And here’s my more radical reasoning (thanks to the amazing Lindy West at The Stranger for giving me some of these ideas in her awesome essay Hello, I Am Fat, which you should go read right now.)

Being healthy is an admirable trait, but it’s not the be all and end all of human existence. What if someone wants to eat fried food all the time? That’s their right as a person. What if someone has absolutely no desire to lose weight? That’s absolutely their prerogative, because it’s their body. Not yours. Not society’s. Not everybody has to be healthy, just like not everyone has to be well-read or fluent in three languages or able to cook five course meals or pilot fighter jets. These are all traits that make for pleasant, well-rounded people, but they’re not essential to live a happy, fulfilling life. If someone wants to be unhealthy, that’s completely their choice. If someone happens to be fat, there’s no guarantee that they are unhealthy at all, and either way, you don’t have a right to tell them how to live their life.

People berate and ridicule fat people, tell them that they’re imperfect, half-formed people who just need to lose a little weight before they can find love and happiness. People who do this claim to be concerned about health and people’s well being, which is bullshit. As Lindy points out, health includes mental health, and there are literally millions of fat people who’re tried to lose weight to no avail.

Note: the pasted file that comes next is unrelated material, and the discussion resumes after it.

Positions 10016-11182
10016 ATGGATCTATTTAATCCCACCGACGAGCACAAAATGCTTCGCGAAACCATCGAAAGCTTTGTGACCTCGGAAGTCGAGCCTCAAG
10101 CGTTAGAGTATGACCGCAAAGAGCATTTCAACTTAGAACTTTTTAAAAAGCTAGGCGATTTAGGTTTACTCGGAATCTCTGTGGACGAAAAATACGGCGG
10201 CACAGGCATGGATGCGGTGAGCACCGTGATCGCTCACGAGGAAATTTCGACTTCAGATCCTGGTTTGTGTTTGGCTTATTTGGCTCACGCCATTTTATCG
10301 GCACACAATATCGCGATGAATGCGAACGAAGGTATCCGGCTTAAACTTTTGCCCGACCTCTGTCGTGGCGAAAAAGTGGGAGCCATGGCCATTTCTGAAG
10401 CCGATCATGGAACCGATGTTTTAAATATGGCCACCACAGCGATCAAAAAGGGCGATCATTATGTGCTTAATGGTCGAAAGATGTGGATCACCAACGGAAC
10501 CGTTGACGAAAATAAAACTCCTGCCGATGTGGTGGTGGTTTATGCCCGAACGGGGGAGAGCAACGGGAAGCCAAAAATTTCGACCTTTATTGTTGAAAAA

For people who are concerned about public health, I would like to point something else out. I’ve previously quoted Raj Patel, author of Stuffed and Starved, who argues that obesity is a symptom not of “an impoverished faculty of choice” but “an impoverished range of choices”. Obesity correlates with poverty, because poor people are more likely to live in food deserts and to not be able to afford fresh produce, gym memberships and a host of other things that keep the rich looking like covergirls. So if you’re really, really concerned about health and people’s well being, you’d be much better off pushing for food system reform (an end to corn subsidies, better social welfare programs, subsidized produce, etc.) than you would shaming fat people.

Obviously, that’s what I want to do. But I’m making a promise to myself. Starting today, I promise to take good care of myself–regular exercise, not too much junk food. I promise to love myself no matter how much I weigh. I promise to never try to lose weight, because that’s so not the point. I promise to remember all the amazing things my body can do, like hiking up ridiculous hills. I promise to never encourage anyone else to lose weight or shame them for their body size or appearance. I promise to be aware of thin privilege. I promise to fight with everything I have to build a better food system, and if I happen to have stomach fat rolls while I’m doing it, I promise to not care at all.